As mentioned in Question 2, the Banking Law is clear in its requirement that any person conducting any banking business must first obtain a licence from the CBO. The CBO issues licences to applicants that they may carry out banking business in Oman. As part of the application made by a person wishing to carry out banking business, that person must specify which kind of banking business such person in-tends to carry out following the CBO’s approval of the licence application. By way of example, this may be commercial or investment banking, lease financing, hire-purchase activities or the operation of money exchange centres. There are however separate forms depending on whether the applicant is a domestic applicant or an existing foreign bank applying to carry out banking business in Oman.
The approval of a licence application and the consequent issuing of a licence by the CBO will be for the specific kinds of banking business that the person who made the application specified in that applica-tion. Indeed, the licence itself will state which kinds of banking business may be carried out by the per-son to whom the licence has been issued. The CBO further has the authority to approve applications in respect of Islamic banking business, whether as a stand-alone Islamic bank or as a window of an exist-ing conventional bank.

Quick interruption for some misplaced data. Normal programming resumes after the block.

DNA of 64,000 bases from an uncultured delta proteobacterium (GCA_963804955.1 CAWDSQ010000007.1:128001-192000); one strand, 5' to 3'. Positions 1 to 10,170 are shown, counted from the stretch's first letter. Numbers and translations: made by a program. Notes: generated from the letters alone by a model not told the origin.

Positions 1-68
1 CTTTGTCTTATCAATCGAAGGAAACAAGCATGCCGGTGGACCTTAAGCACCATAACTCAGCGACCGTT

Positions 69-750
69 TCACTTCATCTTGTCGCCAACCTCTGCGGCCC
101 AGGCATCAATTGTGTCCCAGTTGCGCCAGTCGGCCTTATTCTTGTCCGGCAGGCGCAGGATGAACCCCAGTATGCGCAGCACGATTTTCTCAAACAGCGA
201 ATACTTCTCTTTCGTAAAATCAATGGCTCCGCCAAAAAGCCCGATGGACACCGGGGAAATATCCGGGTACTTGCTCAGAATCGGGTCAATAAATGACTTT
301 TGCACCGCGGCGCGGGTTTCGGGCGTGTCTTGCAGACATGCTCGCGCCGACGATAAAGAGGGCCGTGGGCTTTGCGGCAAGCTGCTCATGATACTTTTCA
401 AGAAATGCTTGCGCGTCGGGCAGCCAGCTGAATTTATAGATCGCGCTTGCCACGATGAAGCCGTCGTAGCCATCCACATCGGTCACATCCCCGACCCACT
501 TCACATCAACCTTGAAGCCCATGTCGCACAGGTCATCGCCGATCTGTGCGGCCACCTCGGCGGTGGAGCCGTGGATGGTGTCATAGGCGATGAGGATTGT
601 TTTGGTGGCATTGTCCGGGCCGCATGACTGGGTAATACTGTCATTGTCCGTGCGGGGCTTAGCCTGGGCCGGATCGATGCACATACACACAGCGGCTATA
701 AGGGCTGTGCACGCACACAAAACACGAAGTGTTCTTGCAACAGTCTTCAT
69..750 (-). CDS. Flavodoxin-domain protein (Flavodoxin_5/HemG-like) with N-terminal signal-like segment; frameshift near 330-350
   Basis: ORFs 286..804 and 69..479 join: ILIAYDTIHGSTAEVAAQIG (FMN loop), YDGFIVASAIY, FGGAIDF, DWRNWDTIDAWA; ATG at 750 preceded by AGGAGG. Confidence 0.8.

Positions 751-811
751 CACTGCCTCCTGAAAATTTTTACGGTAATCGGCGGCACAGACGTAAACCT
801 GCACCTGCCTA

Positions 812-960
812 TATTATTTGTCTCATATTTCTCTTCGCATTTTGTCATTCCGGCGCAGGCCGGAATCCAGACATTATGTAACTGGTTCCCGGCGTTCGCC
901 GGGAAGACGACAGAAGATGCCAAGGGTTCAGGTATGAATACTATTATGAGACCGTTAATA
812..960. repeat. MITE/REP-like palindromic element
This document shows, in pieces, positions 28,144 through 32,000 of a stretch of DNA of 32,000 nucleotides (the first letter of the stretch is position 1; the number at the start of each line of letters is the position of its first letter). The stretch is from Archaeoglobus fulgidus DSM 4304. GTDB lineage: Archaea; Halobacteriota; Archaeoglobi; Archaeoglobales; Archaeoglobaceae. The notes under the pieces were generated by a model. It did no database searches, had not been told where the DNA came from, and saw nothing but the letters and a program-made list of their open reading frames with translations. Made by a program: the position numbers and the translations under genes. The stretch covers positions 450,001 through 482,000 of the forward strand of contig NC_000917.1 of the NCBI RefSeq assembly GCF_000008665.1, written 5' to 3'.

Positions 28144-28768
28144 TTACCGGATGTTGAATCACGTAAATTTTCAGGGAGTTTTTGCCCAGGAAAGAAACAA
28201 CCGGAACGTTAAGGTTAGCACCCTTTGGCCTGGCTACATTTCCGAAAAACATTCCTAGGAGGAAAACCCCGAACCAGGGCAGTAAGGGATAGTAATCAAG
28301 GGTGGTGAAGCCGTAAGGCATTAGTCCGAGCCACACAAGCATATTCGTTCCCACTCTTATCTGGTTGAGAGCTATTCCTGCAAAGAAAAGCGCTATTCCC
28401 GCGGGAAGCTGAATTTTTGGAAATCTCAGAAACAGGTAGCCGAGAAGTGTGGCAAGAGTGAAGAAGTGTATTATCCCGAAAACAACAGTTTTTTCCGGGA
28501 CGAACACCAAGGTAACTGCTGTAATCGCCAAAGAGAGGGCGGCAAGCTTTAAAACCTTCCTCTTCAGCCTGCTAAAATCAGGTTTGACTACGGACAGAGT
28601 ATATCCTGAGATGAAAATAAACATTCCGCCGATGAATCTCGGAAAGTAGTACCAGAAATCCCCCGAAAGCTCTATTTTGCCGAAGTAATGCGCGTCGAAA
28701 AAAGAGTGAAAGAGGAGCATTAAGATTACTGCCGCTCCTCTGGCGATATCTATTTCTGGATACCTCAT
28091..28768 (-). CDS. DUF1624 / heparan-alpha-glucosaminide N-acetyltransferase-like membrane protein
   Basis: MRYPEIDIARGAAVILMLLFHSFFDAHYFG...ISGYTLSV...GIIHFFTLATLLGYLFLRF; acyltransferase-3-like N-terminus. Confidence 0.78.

Does a banking license automatically permit certain other activities, e.g., broker dealer activities, payment services, issuance of e-money?
A person is authorised to carry out that banking business, which the applicant has applied for in its ap-plication to the CBO and in respect of which a licence was then issued. If a person wishes to carry out any additional activities, they must be approved and licenced by the CBO to carry out those additional activities, i.e. through the issuance of an investment banking licence, hire purchase, lease financing li-cence or the operation of money exchange centres.
In the case of a person wishing to carry out investment banking activities through an investment banking licence, further approvals may also need to be obtained from the CMA.
Is there a “sandbox” or “license light” for specific activities?
There is no such accommodation in Oman for persons wishing to engage in banking business in Oman and, as stated in Question 2, persons wishing to carry out any kind of banking business in Oman must obtain a licence from the CBO.
Are there specific restrictions with respect to the issuance or custody of crypto currencies, such as a regulatory or voluntary moratorium?
All lawful currency of Oman is issued by the CBO pursuant to the Banking Law. There are no policies or guidelines to regulate digital or cryptocurrencies issued by the CBO or otherwise. The CBO has in the past issued informal guidance that people wishing to transact in any way in crypto currencies should exercise caution when so doing.
No person may establish or issue a crypto currency in Oman. Any person wishing to deal in a crypto currency in Oman for the account of others will need to be licensed by the CBO.
What is the general application process for bank licenses and what is the average timing?